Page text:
By Carl Packman and Matt Copeland

Each winter at least 10,000 people in the UK die due to a cold home. During the 'Beast from the East' in winter 2017/18, this figure exceeded 17,000.

These needless deaths are just the tip of the iceberg. Many more people are suffering with poor physical and mental health due to inadequately heated homes. The resulting impact on health services is acute, costing the NHS between £1.4bn and £2bn every year in England alone.

In too many homes, people have to choose whether to eat or heat. Across the UK they are adopting desperate coping tactics simply to keep warm.

There are three main ways to help address this preventable crisis:

  • reduce energy prices
  • maximise people's incomes
  • improve the efficiency of homes

They are all very important, but we at Fair By Design (FBD) and National Energy Action (NEA) want to focus on the first solution. In particular, we are calling for the extension and expansion of the Warm Home Discount (WHD).

The WHD scheme currently provides a payment of £140 towards energy bills and also contains provisions to carry out projects to help low-income and vulnerable households to better afford their energy bill. The scheme was introduced by the coalition government in April 2011 and is an obligation on energy suppliers funded through bills.

But the continuation of the scheme is in doubt.

Formally, the WHD scheme will end after March 2021. Not only do we want to see an extension of the scheme after this date, we also want to see it expanded to ensure all eligible low income working age households receive the rebate automatically without needing to apply each year to their supplier.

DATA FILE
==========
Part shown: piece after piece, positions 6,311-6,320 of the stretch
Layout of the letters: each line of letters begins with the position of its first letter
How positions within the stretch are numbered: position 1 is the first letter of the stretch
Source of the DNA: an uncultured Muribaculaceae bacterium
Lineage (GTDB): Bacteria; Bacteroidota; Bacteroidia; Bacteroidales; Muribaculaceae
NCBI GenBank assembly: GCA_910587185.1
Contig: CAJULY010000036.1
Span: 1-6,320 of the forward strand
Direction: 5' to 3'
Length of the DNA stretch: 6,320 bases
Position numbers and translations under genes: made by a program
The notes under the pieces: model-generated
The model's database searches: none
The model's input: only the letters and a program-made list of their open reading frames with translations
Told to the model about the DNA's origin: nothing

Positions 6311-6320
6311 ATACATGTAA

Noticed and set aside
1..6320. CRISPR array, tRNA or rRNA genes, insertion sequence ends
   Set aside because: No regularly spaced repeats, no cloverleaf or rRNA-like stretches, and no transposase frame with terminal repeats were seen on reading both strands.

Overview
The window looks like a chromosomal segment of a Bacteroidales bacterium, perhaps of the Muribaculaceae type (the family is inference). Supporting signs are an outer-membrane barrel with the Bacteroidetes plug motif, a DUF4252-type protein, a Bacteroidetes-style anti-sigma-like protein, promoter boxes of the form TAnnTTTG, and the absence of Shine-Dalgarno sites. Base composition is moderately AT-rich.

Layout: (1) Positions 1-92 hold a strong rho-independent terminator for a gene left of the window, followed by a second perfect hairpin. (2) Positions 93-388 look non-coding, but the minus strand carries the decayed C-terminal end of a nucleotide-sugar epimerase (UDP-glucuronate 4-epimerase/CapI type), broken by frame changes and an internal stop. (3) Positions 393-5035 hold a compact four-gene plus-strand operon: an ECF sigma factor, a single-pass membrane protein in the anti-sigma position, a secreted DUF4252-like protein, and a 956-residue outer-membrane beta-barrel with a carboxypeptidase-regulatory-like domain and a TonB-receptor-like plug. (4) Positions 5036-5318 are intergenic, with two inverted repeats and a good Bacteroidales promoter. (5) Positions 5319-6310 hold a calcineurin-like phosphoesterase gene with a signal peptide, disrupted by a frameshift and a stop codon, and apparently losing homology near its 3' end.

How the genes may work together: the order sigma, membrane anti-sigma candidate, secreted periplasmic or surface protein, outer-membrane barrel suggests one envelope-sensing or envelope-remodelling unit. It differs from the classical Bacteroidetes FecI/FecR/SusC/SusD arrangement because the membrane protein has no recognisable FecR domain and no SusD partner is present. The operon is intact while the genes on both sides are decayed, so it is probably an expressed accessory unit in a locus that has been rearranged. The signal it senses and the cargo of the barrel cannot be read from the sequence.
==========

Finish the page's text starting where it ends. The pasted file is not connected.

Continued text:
At the moment, there are two ways to qualify for the scheme: low income pensioners who receive the Guaranteed Credit element of Pension Credit receive the payment automatically and don't need to apply to their supplier. This is done using data-matching between energy suppliers and central government. This group is known as the 'core group'.

Other low-income working age households can also access the scheme, but they are required to meet their energy supplier's criteria, based on means-tested benefits as well as any vulnerabilities they may have, such as health conditions. The application process also differs depending on the supplier. This group of recipients is known as the 'broader group'.

Every year many poorer customers miss out on the scheme because:

  • Not all suppliers have to offer it
  • It is poorly advertised, which means many are unaware of its existence
  • The government has not yet made the most of data-sharing powers which would help low income working households benefit from the scheme without needing to apply to their supplier each year
  • Their applications could be unsuccessful because there is only a finite amount of money available for the limited annual budget

We don't think there's any reason why low-income eligible households should be left out of a payment they are entitled to, especially when there is the legislation in place to avoid this.